Opinion

The Keystone XL veto: first of many, or the only one necessary?

Now that the GOP has forced President Obama to use his veto pen, will the compromises begin to blossom?

Non-news flash: President Obama vetoed the bill Tuesday that would have forced the administration to approve construction of the Keystone XL pipeline from eastern Alberta to the southern edge of Nebraska.

Now that this little exercise in Kabuki theater is behind us, the question is whether the Republican Congress and the Democratic White House simply needed to get this one out of their system, or if they truly can't figure out how to govern together.

Full disclosure: The Times' editorial board has expressed qualms about the potential for leaks, although we haven't called for the project to be rejected (or approved). As for me, although I consider the arguments by proponents weak (especially the one about jobs created, the vast majority of which will just be temporary gigs for construction workers), I'm even less impressed by the arguments by opponents (let's face it, Canada is going to extract oil from the tar sands with or without a pipeline).

Let's ignore the merits of the pipeline project for a minute and consider what's been going on here.

The Obama administration moved as slowly on the permit application as humanly possible, which goaded supporters of the pipeline -- most but not all of whom are Republican -- to try to give Keystone XL the green light legislatively. That triggered a fight over the process and executive decision-making, and Obama would have been a fool not to defend, tooth and nail, the administration's prerogatives. To do otherwise would be to concede that the pipeline decision was a political one, not an evidence-driven one best left to expert government agencies.

(I know, the slow-rolling by the administration arguably politicized the process long before Congress could. But the proof will be in what the administration ultimately concludes, and we haven't reached that point. It could still approve the project, as The Times' Doyle McManus has observed.)

Anyway, the steps so far have been formulaic and pre-ordained. As soon as they took control of the gavel in the Senate, Republicans saw a clear path to passing a Keystone XL bill. Obama, in turn, signaled that he would veto such a bill if it reached his desk. Republicans did their part, Obama did his.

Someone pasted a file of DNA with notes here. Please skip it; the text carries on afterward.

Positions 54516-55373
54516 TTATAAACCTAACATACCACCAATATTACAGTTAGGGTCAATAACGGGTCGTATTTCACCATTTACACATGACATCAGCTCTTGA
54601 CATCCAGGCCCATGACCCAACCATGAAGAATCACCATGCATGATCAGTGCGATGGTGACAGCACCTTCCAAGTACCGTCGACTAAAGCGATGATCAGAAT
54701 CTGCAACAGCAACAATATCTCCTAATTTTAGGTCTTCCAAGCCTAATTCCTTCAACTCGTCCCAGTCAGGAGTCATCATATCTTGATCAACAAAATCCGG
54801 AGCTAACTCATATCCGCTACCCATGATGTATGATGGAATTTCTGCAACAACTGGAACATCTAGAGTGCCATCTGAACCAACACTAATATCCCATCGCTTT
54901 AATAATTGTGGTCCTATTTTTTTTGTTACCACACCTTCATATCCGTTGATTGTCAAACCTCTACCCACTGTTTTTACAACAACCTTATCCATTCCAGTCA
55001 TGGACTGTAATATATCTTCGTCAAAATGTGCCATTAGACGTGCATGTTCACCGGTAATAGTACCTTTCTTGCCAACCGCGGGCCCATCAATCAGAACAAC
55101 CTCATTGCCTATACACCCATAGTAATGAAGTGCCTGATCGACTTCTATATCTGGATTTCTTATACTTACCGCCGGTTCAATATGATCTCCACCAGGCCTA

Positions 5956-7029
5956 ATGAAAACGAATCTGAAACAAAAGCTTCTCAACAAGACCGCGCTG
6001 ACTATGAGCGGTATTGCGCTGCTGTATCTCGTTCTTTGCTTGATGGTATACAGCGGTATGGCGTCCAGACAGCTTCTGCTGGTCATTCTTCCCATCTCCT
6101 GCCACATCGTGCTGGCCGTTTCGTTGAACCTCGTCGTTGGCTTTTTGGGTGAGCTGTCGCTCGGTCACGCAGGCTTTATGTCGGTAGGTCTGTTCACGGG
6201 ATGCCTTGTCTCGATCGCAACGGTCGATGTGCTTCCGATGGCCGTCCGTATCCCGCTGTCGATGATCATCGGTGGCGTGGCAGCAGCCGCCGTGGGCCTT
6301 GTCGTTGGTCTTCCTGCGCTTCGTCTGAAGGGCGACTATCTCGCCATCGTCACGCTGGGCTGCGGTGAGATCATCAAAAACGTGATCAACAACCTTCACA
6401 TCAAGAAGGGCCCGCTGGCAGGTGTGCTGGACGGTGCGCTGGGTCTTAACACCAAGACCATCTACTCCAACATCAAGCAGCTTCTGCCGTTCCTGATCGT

Considering the landscape, you might think one side or the other would have gone into Deal-making Mode, which would have involved finding a way to pair a Keystone XL permit with something congressional Democrats and Obama badly wanted. That's how deals typically are struck.

But this being the first big face-off between Obama and Republicans newly in control of both chambers, both sides probably wanted to test the other's mettle before conceding anything. The fact that Senate Republicans allowed Democrats to offer some amendments to the bill was a sign of progress, but it's hardly a concession when all of the proposed changes get tabled or defeated outright.

Which brings us back to the question posed above. We're currently embroiled in a second stare down, this time over the Department of Homeland Security funding bill. And as with the Keystone XL case, this one doesn't look like it's going to be resolved with a compromise that gives both sides something they want. Instead, Senate Republicans appear to be conceding defeat, splitting the disputed immigration riders from the provisions funding the department through the end of the fiscal year on Sept. 30. The riders are expected to be voted on separately, and it's not at all clear that Republicans can overcome a Democratic filibuster.

There are lawmakers who wouldn't want to compromise under any circumstances. But others see trade-offs as a way to get more, not less, of what they want on Issue X in exchange for giving the other side something it wants on Issue Y. The key is in finding the right sweeteners.

For Keystone XL, that probably means giving Democrats something they want on energy policy (e.g., more money for clean-energy subsidies) or environmental protection (e.g., dropping opposition to the Environmental Protection Agency's carbon-emission standards for new power plants).

It's hard to imagine such trade-offs happening, though, until something changes in the political environment. The voters haven't penalized either Obama or congressional Republicans for butting heads for the past four years. Now, Obama has no more elections to win or lose, and Republicans may believe (rationally) that voters will reward them again for not cooperating with an unpopular president.

Ordinarily, I'd say that's a recipe for more of the same. But both Senate Majority Leader Mitch McConnell (R-Ky.) and House Speaker John A. Boehner (R-Ohio) have said they want to use the majorities they have to move the ball, not just watch it spin.

If they're serious about that, then they have to remind their colleagues that compromise isn't just about a voting more amendments down or finding some Democrats from swing districts to sign on to your bills. It's about understanding why the other side doesn't like what you're proposing and, rather than defying them to stop you, giving them something to ease their pain.

Nor has the administration been pitching deals that offer some sugar to the GOP, at least not so that anyone would notice. With the exception of his unsuccessful efforts to strike a grand bargain in 2011, Obama's strategy has seemed to begin and end with marshalling public opinion to force the GOP to come around to his position. Considering how far apart the two sides are on most issues, Obama's strategy hasn't been any more fruitful than the Republicans'.

Unless, of course, their only real goal has been to stop the other side's initiatives. In which case, both sides really are winning.

Follow Healey's intermittent Twitter feed: @jcahealey

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